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Columns

  • Column: U.S. Supreme Court should rule by judgment, not will

    On this Independence Day, I think of our Founding Fathers, who created a movement based on ideas that were argued by men for many weeks on their pros and cons. These ideas created the most free and prosperous nation in the history of the world, and this prosperity helped more people than any other nation. Our Founding Fathers were in fact God-fearing descendants of the Puritans, Presbyterians and a Catholic. They believed that government should serve the people, so they gave us a republic.

  • Column: Defense budget contains key provisions to up readiness

    As a South Carolinian, a member of the Senate Armed Services Committee, and someone with loved ones who served in the military, I believe that supporting our nation’s troops should be our highest priority.
    I was proud to advocate for and support the National Defense Authorization Act (NDAA) for Fiscal 2019. The NDAA funds critical military readiness initiatives and construction projects in South Carolina and across the country.

  • Editor's Column: Inconsiderate few turn roads into eyesores

    There’s a new phone app that I hope you’ll download after you read this column. It’ll put us a tiny step closer to tidying up our messy roadsides.

    I was running an errand the other day and stopped at the S.C. 9 Bypass traffic light with McDonald’s on my left and CVS across the highway on the right. There were probably 30 vehicles within sight.

  • Column: Stop talking about the wall, start helping those who hurt

    I am writing in response to the July 29 guest column by Rudy Schmidt headlined “Common Sense: Before all else on immigration, stop the influx.”

    I disagree, because there is a solution to all problems. We, as a people, have to come together and remember that the only true Americans in the United States are the Native Americans.

    The problem is President Trump’s “wall.” He promised during the campaign that Mexico would pay to build this wall. Now after he is in office, it is us (the people).

  • Column: What survived in final budget: Key investments in state’s future

    The 2018 sitting of the S.C. General Assembly has wrapped up. The state budget for this upcoming fiscal year passed June 28. No budget is ever perfect, but we did invest in some critical needs areas. Below I go through some of those areas and other important bills that made it into law. 

    School salaries, safety

    This year, the General Assembly invested in our education system, increasing funding for both teacher pay and school safety.

  • Column: Let’s all return to civility in nation’s public debates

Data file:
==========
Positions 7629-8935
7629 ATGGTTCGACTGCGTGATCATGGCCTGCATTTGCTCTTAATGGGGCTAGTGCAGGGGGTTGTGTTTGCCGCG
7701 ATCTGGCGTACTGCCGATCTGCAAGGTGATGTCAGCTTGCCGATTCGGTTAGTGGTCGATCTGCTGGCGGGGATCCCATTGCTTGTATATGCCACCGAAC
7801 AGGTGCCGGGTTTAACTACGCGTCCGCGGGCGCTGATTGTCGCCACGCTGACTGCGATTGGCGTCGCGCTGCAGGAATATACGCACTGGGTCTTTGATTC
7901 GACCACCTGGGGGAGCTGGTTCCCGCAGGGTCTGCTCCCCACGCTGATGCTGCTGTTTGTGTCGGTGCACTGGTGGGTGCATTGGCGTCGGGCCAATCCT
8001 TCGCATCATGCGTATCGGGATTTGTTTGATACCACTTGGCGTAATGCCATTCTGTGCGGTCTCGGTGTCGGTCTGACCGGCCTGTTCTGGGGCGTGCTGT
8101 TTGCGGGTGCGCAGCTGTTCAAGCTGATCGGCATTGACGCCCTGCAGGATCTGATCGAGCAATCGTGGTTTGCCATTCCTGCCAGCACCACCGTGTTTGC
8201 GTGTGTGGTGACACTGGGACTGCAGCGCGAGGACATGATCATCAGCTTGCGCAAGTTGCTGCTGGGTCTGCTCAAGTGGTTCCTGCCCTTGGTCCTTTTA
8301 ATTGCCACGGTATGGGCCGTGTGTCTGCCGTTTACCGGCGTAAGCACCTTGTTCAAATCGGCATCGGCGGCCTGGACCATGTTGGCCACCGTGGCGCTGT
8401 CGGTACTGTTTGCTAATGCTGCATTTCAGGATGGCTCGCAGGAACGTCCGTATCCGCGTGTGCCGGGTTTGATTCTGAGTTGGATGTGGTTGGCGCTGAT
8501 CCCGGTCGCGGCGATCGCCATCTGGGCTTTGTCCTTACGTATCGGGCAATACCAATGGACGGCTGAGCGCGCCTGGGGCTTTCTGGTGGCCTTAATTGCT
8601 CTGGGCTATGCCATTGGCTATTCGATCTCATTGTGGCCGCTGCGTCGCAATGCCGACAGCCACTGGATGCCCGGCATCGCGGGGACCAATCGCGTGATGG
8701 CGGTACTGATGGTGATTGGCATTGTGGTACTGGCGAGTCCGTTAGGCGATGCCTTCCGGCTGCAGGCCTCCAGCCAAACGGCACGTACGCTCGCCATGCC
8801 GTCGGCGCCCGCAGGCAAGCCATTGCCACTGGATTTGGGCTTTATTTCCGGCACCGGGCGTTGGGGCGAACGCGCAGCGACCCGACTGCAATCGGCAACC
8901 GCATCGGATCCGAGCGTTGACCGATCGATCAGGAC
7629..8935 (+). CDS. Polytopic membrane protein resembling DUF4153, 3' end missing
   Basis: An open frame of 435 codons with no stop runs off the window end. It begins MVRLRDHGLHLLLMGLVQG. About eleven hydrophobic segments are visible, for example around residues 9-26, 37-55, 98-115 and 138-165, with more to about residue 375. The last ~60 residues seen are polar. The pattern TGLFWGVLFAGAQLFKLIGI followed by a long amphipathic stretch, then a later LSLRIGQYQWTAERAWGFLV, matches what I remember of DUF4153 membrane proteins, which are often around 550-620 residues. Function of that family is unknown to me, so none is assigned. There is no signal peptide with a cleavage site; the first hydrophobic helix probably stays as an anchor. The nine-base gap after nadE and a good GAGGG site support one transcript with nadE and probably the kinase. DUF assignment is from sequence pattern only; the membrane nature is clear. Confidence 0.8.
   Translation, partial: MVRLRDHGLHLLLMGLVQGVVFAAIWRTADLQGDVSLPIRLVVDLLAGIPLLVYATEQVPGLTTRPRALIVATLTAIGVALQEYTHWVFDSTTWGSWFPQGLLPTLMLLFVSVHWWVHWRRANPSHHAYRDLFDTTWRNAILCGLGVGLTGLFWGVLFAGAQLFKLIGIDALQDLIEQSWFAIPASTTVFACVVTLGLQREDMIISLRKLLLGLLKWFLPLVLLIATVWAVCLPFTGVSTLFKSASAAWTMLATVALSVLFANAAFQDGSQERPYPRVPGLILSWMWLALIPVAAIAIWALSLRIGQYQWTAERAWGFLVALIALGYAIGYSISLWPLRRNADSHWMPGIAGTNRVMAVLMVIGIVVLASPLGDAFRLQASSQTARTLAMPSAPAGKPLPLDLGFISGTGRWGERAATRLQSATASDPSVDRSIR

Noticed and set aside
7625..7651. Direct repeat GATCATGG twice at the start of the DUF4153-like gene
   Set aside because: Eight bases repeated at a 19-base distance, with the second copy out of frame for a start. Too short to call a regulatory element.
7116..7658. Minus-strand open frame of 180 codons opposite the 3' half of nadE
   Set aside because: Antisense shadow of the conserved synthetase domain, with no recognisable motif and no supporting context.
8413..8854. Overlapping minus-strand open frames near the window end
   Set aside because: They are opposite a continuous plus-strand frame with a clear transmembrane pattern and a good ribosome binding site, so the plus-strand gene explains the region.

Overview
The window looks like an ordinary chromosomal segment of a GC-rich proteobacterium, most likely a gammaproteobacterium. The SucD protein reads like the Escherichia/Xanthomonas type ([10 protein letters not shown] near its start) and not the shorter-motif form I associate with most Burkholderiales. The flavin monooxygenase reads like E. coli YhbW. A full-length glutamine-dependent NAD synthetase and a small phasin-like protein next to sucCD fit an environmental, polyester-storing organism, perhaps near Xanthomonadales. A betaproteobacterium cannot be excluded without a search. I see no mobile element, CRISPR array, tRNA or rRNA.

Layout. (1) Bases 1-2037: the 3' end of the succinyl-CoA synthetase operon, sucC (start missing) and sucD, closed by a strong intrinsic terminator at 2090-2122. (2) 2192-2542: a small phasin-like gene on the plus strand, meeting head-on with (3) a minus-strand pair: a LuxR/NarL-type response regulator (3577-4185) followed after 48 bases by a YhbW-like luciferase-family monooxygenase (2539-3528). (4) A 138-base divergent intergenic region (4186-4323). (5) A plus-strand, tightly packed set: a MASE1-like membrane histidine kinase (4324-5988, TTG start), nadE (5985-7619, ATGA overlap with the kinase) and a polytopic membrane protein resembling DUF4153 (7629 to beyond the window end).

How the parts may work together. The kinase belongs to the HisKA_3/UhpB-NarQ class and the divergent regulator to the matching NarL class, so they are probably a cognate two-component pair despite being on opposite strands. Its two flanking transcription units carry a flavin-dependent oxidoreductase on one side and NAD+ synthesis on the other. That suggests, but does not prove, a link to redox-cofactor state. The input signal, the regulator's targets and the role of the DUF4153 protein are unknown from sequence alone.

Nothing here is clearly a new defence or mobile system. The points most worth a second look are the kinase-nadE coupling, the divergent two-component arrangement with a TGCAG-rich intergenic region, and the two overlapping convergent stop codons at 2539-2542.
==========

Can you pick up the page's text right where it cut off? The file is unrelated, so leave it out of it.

My wife and I were walking around the streets of Annapolis, Md., most of last Wednesday. We had been visiting my Navy son who lives up the road, speaking to a church group and taking an afternoon to enjoy Annapolis.

    I never dreamed we were just one day and a few streets away from what would become America’s next horrific shooting. A newspaper office staff was gunned down by a crazed gunman. Our hearts go out to all the loved ones of those shot at the Capital Gazette.

  • Column: An element of school reform that will take very hard work

    It was a tiny exchange in the Henry McMaster-John Warren debate that was remembered, if at all, for giving Mr. McMaster another laugh line.

    The governor was explaining that the key to improving education is economic growth and sort of vice versa when he announced: “And now that I will be in charge of appointing the superintendent of education, we’re going to get a lot more done in South Carolina in education reform.”

  • Column: Small-town news people are cut from the same cloth

    Overworked, underpaid, unappreciated outside a building with no windows and borderline burned out, I come close to quitting my job at least once a week.
    I have a wife and daughter, and most days I don’t see them long enough to have a conversation.
    After 20 years in this newsroom, I drink too much coffee and eat too many sandwiches at my desk.

  • Column: The killings have shaken every newsroom family

    For years, newspaper men typed “-30-” when they were done writing their stories. It was a signal to copy boys, copy editors and typesetters that they had reached the end of the story.
    -30- also seems to be the most fitting tribute to the five employees murdered Thursday at the Capital Gazette newspaper in Annapolis, Md.
    Combined, Gerald Fischman, Carl Hiaasen, James McManus and Wendi Winters had more than 100 years of journalism experience. The fifth person, Rebecca Smith, was a sales assistant.

  • Column: We get into this business to tell our readers the truth

    A dedication to the truth and the communities we serve – that is what journalism is all about. A commitment to the people’s right to know.
    That idea is out of public favor these days.
    President Trump has led the charge against the news media. At one campaign rally, he jokingly imitated a journalist’s physical disability. Now he routinely labels accurate reporting as “fake news.” He calls the press pool that covers him “the most dishonest people.”